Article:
Rabbi Hanan Sills has served as a U.S. Navy Chaplain with the Marine Corps; a congregational rabbi of 5,000 people; a campus rabbi for 18 years; as a circuit riding rabbi and outreach worker for a decade in rural Mendocino County, N. California; a professor of Judaic Studies, Psychology of Religion and Comparative Religion for a total of 25 years at the Universities of Texas, Colorado, Naropa Institute, the College of the Redwoods in Mendocino, CA, and at the University of Oregon in Eugene. To facilitate his outreach and inreach work he has created Ad Olam Synagogue Without Walls, which is currently his major focus.
In addition to his career as a rabbi, cantor, and father (which he considers to be as crucial as any other professional role that he has played in his life) Hanan has a lifelong interest in music and storytelling. He has a Ph.D. in Humanistic and Transpersonal Psychology and Religious Thought, and has studied and worked extensively in Pastoral Psychology, Client-centered Therapy, Gestalt Work, Process-oriented Psychotherapy, Jungian Work and other modalities, with over 42 years of experience as a counselor.
Over a period of time, Hanan has also been involved in civil and human rights movements both here in the U.S. and in the former Soviet Union, as well as in environmental and antinuclear activism, an activist feminist within the men's movement. He's also been involved in various peace movements, particularly peace efforts in the Middle East. Hanan has been active in the Jewish Renewal Movement for over 36 years, and co-founded the Joys of Jewishing, a summer family retreat program which began in 1977. He has also held a longtime interest in alternative, land-based Jewish (and other) cooperative communities.
While Hanan has a deep love for his Jewish heritage and tradition, he also believes that all human being need to be conscious of the fact that this is one planet and that we are all one human race, and that if our separate traditions and faiths do not help us also to recognize the oneness of humanity, they are dated and dangerous relics of the past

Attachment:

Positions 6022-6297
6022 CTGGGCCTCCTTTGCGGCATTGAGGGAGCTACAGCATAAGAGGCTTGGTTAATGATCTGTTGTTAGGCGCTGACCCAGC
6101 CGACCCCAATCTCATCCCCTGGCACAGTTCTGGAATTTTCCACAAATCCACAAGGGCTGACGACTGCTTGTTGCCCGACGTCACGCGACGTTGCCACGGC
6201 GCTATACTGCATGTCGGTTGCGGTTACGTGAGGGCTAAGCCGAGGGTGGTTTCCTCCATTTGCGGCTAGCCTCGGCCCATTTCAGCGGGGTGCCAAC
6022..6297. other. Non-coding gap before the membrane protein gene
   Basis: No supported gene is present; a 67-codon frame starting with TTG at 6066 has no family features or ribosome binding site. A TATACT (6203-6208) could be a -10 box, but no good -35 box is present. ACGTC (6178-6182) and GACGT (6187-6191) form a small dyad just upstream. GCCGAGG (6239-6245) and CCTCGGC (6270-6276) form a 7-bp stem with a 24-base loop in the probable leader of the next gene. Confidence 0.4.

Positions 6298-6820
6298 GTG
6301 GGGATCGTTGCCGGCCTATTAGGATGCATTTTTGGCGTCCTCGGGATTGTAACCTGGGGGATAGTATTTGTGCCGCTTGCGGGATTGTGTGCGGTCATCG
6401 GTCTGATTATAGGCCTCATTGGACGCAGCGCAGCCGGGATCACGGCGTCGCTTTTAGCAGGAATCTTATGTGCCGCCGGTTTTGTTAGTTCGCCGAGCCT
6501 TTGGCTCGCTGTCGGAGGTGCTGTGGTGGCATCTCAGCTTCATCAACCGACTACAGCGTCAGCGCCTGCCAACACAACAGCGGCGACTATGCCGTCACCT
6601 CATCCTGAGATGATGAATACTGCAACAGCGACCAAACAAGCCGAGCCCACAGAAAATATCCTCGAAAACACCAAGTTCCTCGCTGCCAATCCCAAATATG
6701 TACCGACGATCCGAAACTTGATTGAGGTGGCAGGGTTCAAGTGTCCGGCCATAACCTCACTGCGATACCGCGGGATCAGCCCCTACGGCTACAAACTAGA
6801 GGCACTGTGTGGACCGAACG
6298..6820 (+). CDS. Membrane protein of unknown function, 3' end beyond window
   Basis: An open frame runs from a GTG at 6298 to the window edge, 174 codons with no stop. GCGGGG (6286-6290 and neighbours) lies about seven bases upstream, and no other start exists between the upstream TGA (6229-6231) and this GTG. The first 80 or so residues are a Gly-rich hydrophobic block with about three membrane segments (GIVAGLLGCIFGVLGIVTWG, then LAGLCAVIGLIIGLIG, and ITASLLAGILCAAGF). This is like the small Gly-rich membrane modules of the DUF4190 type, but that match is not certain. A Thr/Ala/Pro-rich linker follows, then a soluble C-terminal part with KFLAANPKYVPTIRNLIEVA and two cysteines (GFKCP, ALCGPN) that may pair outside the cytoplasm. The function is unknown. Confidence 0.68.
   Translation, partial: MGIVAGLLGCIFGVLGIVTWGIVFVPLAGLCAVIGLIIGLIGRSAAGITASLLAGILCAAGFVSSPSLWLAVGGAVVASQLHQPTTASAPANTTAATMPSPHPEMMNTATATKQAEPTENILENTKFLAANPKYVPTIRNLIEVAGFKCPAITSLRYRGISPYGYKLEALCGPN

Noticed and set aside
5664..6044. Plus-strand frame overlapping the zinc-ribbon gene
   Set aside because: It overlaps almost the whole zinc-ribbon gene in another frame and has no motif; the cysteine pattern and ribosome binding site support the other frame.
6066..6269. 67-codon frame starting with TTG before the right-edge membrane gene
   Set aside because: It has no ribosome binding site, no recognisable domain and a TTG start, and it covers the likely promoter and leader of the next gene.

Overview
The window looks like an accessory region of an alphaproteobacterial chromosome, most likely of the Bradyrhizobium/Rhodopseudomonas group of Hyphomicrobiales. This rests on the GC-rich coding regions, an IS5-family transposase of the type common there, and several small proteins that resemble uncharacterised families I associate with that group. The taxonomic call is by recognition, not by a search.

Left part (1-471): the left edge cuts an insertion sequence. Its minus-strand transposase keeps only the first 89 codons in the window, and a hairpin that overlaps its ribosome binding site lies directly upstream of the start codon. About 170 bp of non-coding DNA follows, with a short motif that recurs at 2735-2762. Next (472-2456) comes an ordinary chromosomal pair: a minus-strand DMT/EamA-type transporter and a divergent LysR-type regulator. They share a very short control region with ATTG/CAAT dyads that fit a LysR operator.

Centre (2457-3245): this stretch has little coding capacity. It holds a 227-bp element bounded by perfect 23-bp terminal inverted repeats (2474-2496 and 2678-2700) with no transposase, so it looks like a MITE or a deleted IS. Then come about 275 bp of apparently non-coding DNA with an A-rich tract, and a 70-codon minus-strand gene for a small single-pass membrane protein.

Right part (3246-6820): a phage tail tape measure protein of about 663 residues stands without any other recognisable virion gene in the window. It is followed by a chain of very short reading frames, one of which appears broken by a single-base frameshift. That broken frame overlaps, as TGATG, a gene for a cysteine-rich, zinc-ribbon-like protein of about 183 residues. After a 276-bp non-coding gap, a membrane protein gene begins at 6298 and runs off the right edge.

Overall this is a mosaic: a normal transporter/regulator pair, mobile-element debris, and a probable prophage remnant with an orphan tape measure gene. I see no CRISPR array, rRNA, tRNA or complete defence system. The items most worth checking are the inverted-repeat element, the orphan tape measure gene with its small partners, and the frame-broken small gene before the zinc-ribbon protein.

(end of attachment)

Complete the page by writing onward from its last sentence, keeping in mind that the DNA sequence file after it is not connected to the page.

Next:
The seeds of Ad-Olam were planted in the woods of Mendocino County California back in the '60s as part of an outreach program for unaffiliated Jews and others, who wanted to connect with Jewish culture, religion and tradition. His work was funded in part by the Jewish Federation of San Francisco and several other small grants, and sponsored by the N. Calif. Regional office of the Union of American Hebrew Congregations (Reform). Rabbi Hanan's work was carried out in the manner of the old European itinerant circuit rabbi who traveled from village to village, home to home. Rabbi Hanan helped to plant the seeds for two major Jewish centers in Mendocino County, which eventually came into being, following his 9+ years of dedicated service.
Once again, Rabbi Hanan Sills, a grandfather of The Movement of Jewish Renewal, founder of Ad-Olam and the Joys of Jewishing, co-creator of the Jewish Artists, Musicians and Writers Network of the Bay Area (which later evolved into J.A.C.O.B.), former Hillel director, Navy and Marine Chaplain, university professor, congregational rabbi and circuit riding rabbi in the Redwoods of California, with his rabbi's bag in hand, continues to serve and bring the Spirit of Jewish Wellness into the community through his outreach work: of major public community and life cycle events, holiday services, public lectures, etc., and his inreach work: with a bevy of home centered programs (both in his home and others' in the community), Shabbat and holy day celebrations, baby namings, home dedications, classes, Jewish films, counseling, mentoring, etc.
For Rabbi Hanan his mission and that of Ad Olam is "nothing less than the mitzvah of reviving the home as the center of Jewish life, which it was for millennia." Along with this is the complementary mission to reach out to Jews and others who want to connect with and learn about Jewish spirit and traditions.
Jewish life shines through window created by Rabbi Sills
Click here for Portland Jewish Review Article